MassBio and its member organizations are committed to being one piece of a sustainable healthcare system where patients have access to the innovative treatments and therapies they need. That’s why our members companies are investing billions of dollars in the research and development of new scientific techniques, new diagnostics and new drugs to solve some of the world’s most vexing medical challenges.
But we are just one piece of a very complex system in which costs and benefits are negotiated across many players—from providers to insurers to pharmacy benefit managers. It is a system that has not evolved at the speed of scientific innovation, and is not incentivized to think about patients over the entire course of their lives.
The true “cost” of innovative medicines and cures cannot be calculated in a vacuum. Biotechnology has revolutionized the delivery of healthcare and has meaningful impact on both patient well-being and public health. The cutting-edge therapies and technologies, in some cases being discovered right here in Massachusetts, can also add material value to the healthcare system not necessarily captured through snap-shot cost analyses. Our current system—where insurers project and prepare on very short term horizons—cannot accurately measure the longer term benefits of innovative therapies, including costs avoided through decreased hospitalizations or the societal benefits of increased productivity. Nor in some cases can the system readily absorb innovative treatments and cures that may have higher up-front costs but potentially longer term payoffs.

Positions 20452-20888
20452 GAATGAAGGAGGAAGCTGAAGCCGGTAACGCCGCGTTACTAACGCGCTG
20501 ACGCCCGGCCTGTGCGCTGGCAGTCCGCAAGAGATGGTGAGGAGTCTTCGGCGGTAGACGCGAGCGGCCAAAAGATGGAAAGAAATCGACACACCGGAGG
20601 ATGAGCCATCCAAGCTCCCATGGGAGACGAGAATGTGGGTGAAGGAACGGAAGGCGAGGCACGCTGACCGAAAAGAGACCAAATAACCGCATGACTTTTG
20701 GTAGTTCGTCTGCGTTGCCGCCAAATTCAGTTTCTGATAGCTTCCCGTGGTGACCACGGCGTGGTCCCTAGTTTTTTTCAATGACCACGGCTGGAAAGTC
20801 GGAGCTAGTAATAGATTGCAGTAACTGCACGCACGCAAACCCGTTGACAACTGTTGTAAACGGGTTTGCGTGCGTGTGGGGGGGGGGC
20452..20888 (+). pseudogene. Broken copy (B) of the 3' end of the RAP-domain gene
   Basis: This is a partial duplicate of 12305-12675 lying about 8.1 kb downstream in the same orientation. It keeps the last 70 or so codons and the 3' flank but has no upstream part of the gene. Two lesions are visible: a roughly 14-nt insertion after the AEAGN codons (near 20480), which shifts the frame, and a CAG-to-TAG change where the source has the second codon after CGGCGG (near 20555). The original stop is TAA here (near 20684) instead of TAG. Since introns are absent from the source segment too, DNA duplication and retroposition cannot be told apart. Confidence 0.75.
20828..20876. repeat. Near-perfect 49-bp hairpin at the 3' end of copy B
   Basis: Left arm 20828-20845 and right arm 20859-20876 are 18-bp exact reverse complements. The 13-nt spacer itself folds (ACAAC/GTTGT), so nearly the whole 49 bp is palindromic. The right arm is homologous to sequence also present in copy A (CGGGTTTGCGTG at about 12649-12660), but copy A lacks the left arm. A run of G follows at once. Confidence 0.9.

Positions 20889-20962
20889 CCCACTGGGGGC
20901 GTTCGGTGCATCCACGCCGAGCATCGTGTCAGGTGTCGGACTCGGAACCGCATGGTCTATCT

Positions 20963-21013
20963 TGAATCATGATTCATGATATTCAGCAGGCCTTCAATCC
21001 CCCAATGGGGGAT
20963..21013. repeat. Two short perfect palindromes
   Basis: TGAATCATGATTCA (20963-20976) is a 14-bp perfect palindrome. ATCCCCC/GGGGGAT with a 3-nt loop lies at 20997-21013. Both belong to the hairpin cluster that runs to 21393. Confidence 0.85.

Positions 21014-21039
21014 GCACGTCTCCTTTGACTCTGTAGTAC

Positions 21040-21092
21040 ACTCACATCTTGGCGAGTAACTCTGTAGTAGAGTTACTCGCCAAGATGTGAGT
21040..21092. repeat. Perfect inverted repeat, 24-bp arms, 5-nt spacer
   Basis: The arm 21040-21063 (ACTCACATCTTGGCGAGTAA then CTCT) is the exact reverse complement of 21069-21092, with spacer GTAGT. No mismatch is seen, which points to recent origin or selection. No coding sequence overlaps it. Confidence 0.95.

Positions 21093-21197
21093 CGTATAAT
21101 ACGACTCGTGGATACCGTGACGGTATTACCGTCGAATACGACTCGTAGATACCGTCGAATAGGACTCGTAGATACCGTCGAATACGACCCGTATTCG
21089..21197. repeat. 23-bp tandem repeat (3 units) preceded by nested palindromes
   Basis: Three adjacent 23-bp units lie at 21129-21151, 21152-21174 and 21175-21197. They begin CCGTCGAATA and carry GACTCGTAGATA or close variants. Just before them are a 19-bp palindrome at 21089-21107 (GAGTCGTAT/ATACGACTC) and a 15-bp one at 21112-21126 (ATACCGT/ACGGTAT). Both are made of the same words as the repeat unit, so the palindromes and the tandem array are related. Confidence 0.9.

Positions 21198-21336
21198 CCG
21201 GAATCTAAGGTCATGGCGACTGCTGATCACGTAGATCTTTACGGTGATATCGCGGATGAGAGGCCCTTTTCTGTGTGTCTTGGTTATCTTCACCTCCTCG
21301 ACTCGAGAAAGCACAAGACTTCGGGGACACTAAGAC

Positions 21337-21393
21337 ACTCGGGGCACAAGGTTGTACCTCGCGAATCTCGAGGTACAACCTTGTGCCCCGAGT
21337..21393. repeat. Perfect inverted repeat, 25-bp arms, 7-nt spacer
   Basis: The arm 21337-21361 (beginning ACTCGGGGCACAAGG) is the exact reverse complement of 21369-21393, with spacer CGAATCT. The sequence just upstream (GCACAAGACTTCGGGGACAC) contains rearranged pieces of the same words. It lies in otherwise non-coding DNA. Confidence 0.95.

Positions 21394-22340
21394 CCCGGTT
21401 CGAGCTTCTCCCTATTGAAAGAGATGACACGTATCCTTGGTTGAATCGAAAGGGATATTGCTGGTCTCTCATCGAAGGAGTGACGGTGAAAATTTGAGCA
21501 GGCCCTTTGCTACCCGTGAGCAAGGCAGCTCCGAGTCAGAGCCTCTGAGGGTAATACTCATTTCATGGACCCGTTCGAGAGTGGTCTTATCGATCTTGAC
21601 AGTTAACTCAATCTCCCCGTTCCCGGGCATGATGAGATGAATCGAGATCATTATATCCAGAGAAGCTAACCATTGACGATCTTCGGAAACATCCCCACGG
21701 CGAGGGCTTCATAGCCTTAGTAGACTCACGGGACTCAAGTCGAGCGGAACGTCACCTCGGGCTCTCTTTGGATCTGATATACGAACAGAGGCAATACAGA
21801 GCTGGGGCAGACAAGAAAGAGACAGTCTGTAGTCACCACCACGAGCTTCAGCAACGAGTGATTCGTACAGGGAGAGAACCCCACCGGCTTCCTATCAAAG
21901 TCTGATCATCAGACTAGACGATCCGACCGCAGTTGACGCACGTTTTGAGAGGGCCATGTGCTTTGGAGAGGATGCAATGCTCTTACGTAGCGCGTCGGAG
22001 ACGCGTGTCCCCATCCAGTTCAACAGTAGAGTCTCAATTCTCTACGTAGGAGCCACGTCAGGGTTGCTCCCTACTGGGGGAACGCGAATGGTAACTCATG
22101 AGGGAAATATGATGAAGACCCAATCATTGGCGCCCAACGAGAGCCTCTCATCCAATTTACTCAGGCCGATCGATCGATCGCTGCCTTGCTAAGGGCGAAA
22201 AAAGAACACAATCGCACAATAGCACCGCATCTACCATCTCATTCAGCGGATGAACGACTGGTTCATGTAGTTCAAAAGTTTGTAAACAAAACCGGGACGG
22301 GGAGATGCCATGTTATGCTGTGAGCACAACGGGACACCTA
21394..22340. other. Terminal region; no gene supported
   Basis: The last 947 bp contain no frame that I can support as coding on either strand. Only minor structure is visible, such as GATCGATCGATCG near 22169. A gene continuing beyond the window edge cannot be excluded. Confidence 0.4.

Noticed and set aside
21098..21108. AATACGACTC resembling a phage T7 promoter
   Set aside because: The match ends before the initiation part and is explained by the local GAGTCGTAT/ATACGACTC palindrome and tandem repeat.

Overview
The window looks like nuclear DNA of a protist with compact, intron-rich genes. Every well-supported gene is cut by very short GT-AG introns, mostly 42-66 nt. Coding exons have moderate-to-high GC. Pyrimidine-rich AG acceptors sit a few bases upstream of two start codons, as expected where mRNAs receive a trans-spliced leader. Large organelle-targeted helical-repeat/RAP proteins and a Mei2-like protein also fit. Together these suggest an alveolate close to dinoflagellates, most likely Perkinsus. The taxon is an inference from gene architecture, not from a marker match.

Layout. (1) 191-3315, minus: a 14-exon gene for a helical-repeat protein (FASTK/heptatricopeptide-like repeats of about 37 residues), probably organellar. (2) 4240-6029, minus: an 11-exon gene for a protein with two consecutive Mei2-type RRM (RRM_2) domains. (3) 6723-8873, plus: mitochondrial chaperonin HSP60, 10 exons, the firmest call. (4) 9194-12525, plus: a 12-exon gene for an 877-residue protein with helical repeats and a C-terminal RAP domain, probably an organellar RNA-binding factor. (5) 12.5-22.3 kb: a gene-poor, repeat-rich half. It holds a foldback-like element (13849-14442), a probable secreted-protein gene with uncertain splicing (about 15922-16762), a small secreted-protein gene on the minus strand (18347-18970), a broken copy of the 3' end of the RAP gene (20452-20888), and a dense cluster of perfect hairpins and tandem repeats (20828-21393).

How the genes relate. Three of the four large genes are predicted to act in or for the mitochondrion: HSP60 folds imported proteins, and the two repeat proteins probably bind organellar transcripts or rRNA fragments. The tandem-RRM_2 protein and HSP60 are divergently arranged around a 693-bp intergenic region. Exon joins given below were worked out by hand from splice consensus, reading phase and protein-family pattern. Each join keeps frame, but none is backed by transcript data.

We as an industry are focused on solutions. We applaud Governor Baker and Attorney General Healey for their thoughtful comments, and for their commitment to finding solutions that balance access and innovation. Our companies have embraced value-based contracting and alternative payment models and in many cases are actively working with Massachusetts insurers to ensure patients are only paying for the value a medicine provides. We continue to advocate for national policy changes to accelerate the approval of generics, the system’s mechanism to lower costs over time. These are dialogues that have the potential to truly move the needle and help shape a healthcare system for today and into the future.
We will continue to work with the HPC, CHIA, legislators, the Baker administration, payers, providers and patients to understand trends across Massachusetts, and to advocate for solutions at the national level that balance sustainability and access for patients.